Thursday, 28 February 2013

The final countdown

I'm currently writing this post with shingles. Or at least, while I have shingles, it's not like I have trained a virus to type or anything... I'm doing pretty well with shingles. I thought it was a reaction to chlorine and so I kept running and swimming (yes I question the logic in repeating swimming when I thought it was the cause of my ailment!) but now half of Salford has chicken pox... 

It's ten weeks till my half ironman. I should be quite highly strung. Instead I am calm. There is nothing my worry can do now. I have a great coach and I pay them! This means I report back on what I could do this week and they work out what I might be able to do next week. Last week I couldn't cycle due to an infection caused by antibiotics. This week, infection lingers and I have shingles. Man they are going to earn their money!

The next ten weeks has the same amount of time in it whether I am better or worse. I have a training plan of nine sessions per week, I have a to do list of 45 items and fast growing. But I have inner peace. At one stage I was fraught with nervous energy. I wanted the world to stop. I wanted everyone to help me. I wanted to ignore everything else going on and live in squalor eating chef ready meals and having a cleaner from now till May 11th. But actually I can't stand the chaos that seems to come with squalor!

Ironman Mallorca is a testing ground for me. With its women only start and a generous cut off time, I will simply try and get to the finish and meet as many of my race goals as I can. I have not trained for this event, I have simply learned from this event. I have not pushed myself to personal bests or beasted anything, I have simply kept pushing myself to a new limit every day and done my best every day. When you are starting from a point of no swimming or cycling background that is all that can be expected. 

I had hoped very much that the next ten weeks can be about hard training and not just learning and inshallah if my health returns it may be. If not, then ten weeks of learning is what I have and I will make the most of it. I'll also try and cook the odd dinner, do some laundry and acknowledge my family! No one but me gets what this means to make it to the start line and I should not expect anyone but me to get me there or help me there. The goals I have set for this race hint at a personal triumph: yes I can learn to swim bike run but yes I can also learn to be a partner, a step mum, and not a career woman all in the same training period! Yes I can switch off from my fast and frantic London lifestyle to celebrate Christmas (ok I trained on New Year's Eve... ) And I can still make the start line. When I make the start line, I'll be full of excitement knowing I can take another start line, and maybe for this one, I can train as I learn!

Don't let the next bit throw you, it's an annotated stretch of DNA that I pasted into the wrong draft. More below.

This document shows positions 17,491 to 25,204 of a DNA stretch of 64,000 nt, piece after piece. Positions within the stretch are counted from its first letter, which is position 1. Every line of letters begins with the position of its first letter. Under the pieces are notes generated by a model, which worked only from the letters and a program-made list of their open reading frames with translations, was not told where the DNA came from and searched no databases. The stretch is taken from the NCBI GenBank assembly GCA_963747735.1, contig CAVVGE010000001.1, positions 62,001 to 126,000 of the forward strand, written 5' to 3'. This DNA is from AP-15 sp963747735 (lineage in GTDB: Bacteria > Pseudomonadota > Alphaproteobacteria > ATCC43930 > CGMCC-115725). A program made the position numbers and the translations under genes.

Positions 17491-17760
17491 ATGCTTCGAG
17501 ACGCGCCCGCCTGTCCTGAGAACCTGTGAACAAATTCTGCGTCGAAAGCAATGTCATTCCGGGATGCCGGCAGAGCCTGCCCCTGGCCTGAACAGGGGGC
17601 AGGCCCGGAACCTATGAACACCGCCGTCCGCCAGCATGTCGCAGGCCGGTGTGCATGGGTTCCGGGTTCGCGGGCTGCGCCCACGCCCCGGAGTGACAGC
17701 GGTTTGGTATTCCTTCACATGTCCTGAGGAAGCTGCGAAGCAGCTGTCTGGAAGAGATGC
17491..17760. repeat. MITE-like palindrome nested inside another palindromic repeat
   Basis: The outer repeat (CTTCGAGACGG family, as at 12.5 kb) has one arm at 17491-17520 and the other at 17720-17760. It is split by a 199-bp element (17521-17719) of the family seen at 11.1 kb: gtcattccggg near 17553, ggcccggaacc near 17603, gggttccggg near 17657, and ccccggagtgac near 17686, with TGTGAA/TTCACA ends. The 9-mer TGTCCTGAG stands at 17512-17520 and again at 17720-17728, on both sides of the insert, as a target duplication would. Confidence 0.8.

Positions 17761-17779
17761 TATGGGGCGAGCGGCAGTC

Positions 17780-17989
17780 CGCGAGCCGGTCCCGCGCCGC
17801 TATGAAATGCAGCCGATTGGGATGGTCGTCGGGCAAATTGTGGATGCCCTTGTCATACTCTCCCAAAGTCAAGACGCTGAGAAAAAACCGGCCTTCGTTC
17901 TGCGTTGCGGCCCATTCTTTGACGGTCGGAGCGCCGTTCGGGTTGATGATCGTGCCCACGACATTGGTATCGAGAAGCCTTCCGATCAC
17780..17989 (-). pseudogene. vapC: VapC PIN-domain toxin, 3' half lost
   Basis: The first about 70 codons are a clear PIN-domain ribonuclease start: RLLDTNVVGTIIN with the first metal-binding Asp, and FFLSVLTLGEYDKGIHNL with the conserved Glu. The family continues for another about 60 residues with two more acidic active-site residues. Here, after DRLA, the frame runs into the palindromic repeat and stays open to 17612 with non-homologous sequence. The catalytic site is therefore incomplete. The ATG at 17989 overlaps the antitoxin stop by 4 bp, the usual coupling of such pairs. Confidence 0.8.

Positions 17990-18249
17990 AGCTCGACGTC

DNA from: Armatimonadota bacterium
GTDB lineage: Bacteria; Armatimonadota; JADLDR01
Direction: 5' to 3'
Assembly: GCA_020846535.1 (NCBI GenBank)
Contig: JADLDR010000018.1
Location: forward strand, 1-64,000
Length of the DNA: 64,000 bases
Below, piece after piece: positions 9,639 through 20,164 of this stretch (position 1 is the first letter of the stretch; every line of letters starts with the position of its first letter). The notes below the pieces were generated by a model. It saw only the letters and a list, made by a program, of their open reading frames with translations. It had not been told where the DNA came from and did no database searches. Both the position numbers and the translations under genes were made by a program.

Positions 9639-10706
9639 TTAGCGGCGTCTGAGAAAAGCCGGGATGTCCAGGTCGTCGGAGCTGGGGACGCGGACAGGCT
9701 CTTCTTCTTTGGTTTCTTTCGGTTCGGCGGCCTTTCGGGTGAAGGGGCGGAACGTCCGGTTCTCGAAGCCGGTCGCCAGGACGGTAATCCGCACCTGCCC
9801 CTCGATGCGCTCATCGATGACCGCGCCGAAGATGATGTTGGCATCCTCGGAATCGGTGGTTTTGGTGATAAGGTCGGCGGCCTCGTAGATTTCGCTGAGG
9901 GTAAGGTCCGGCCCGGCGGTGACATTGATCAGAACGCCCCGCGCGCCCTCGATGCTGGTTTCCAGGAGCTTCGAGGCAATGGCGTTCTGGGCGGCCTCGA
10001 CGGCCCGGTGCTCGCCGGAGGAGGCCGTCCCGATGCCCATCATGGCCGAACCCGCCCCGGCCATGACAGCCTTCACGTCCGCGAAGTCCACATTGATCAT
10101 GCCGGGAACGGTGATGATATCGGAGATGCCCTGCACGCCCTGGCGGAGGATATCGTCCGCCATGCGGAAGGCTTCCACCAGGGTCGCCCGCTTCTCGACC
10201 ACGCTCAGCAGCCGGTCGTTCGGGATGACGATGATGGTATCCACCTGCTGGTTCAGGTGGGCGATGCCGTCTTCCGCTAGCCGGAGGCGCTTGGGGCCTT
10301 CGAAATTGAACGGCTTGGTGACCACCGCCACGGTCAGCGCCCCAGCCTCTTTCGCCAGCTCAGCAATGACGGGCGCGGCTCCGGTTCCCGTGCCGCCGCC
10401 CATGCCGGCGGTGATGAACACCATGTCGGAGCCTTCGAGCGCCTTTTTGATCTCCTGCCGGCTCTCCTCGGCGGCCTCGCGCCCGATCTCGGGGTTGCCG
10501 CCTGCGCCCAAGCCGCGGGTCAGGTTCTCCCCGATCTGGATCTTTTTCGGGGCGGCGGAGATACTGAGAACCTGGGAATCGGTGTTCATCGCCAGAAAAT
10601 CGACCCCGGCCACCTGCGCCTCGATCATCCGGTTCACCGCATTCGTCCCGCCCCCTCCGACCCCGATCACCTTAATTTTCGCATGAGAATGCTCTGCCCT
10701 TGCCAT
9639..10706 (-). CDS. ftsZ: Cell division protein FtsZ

Tuesday, 19 February 2013

My triathlon goals

I'm a big believer in goal setting, and goals that are a bit more descriptive than just a time goal or simply "just finish". This is also important, I think, because stuff happens. What if you get amoebic dysentry and can't race the way you want. My goals celebrate the journey of getting to a race and how I intend to race and finish it. 

  • To take the start line knowing I have done all the training I could have done - the best I could have done - with the focus I could have given it. 
  • To take the start line knowing that it is the culmination of the hard work I have done: that I should be proud of, that I have been in control of, that I am confident because of. 
  • To race using all I have learned about strategy, nutrition and triathlon so I feel that I have "raced smart". 
  • To finish the race, and make every cut off, to finish injury free if possible (blow out punctures excepted!), and to finish with a big smile on my face
  • To cross the finish line putting all my insecurities and doubt behind me, to know that I can overcome adversity and challenges, that I can cope with change and uncertainty and I am stronger from my efforts and bravery. 
  • To be a half iron chica. 

Saturday, 9 February 2013

Caution to the wind

I'm throwing caution to the wind! Jon swears that by putting his pinky in the air, smelling the garlic and looking at the Met office app, that it won't snow tomorrow despite forecasts otherwise. As all of my cycle shorts are currently drying and I am a bit pooped after 1.2 hours of slow plodding and 30 minutes of sweat screaming pedalling on the turbo, I am quite inclined to believe him.